Sting, k.d. lang, Lana Del Rey, Elvis Costello, Courtney Love and Canadian Prime Minister Justin Trudeau and his wife Sophie Gregoire Trudeau were among nearly two dozen high-profile participants appearing at last night’s ‘Tower of Song: A Memorial Tribute to Leonard Cohen’. The star-studded event took place at Montreal’s Bell Centre and it marked the one-year anniversary of the influential poet and singer-songwriter’s death.
They were joined by Feist, the Lumineers’ Wesley Schultz and Jeremiah Fraites, Børns, Bettye LaVette, Damien Rice, Ron Sexsmith, Couer de Pirate, Patrick Watson, the Webb Sisters, Cohen’s long-time collaborator, Sharon Robinson, and his son, Adam Cohen.
The Trudeaus noted that the song they chose for their first dance at their wedding was Cohen’s ‘I’m Your Man.’ “Leonard was an extraordinary Canadian, mais il était un grand Montréalais,” the Canadian Prime Minister noted.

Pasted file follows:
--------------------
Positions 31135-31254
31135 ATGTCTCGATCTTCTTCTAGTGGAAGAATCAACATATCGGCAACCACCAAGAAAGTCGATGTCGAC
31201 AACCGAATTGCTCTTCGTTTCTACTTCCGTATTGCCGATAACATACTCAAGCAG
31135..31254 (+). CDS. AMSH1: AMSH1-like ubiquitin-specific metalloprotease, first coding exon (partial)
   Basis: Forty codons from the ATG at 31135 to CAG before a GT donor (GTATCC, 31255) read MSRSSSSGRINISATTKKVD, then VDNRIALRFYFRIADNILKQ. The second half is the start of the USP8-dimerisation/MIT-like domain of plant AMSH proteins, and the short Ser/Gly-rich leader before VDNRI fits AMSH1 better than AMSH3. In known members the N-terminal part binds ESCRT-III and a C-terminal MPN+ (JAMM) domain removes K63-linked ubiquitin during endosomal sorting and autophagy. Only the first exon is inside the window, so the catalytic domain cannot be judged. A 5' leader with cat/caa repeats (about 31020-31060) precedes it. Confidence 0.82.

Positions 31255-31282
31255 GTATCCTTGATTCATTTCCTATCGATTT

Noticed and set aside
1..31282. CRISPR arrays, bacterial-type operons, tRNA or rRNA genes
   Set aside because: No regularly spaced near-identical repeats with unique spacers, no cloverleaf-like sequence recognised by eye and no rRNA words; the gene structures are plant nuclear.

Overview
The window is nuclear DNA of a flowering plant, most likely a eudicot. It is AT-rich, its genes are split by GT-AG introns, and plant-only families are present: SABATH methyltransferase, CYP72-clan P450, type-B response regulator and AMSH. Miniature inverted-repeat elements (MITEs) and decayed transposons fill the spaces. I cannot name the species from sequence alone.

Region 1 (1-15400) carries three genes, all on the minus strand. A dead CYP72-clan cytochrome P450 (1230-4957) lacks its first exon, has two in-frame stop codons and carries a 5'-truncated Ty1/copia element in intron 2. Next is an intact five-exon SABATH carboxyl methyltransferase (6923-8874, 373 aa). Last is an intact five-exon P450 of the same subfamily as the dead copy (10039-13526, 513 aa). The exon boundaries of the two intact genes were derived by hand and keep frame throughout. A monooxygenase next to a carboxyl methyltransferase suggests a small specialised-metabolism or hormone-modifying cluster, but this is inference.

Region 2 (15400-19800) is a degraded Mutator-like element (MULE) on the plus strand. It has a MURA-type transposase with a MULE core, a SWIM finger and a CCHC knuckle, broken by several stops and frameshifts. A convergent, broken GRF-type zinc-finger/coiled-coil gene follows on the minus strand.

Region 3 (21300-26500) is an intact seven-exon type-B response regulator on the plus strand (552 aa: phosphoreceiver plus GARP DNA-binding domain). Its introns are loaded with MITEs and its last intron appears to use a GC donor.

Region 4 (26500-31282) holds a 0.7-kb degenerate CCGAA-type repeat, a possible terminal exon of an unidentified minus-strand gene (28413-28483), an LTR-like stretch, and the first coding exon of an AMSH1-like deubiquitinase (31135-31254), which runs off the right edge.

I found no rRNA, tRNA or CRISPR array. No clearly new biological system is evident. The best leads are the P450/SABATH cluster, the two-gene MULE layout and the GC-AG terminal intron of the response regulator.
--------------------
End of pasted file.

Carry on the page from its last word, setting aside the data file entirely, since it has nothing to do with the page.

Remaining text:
Backed by a full orchestra, Sting opened the evening with ‘Dance Me to the End Of Love,’ while lang ended the first half with ‘Hallelujah’ and Adam Cohen closed the show with the song he described as the first one of his father’s songs he ever learned, ‘Coming Back to You.’
Other highlights of the emotional programme included Ron Sexsmith’s mesmerizing interpretation of ‘Suzanne’; Elvis Costello’s bluesy take on the socio-politically charged ‘The Future’ and Damien Rice, who performed a captivating version of ‘Famous Blue Raincoat’, singing the stirring waltz like an intimate confession. The concert was produced by Hal Willner.
Cohen himself appeared in virtual form, throughout the night, including in a video of him performing the reverential ode ‘A Thousand Kisses Deep’, while a cameo-filled video also brought delight to the audience as Willie Nelson, Céline Dion, Peter Gabriel, Chris Martin and Cohen himself traded verses on ‘Tower of Song.’
“For me, poetry is the evidence of a life and not life itself,” Cohen remarked, in an audio recording, a little later.
Leonard Cohen died on 7 November Nov 2016, at age 82. The concert was a benefit for the Canada Council for the Arts, the Council of Arts and Letters of Quebec and the Montreal Arts Council.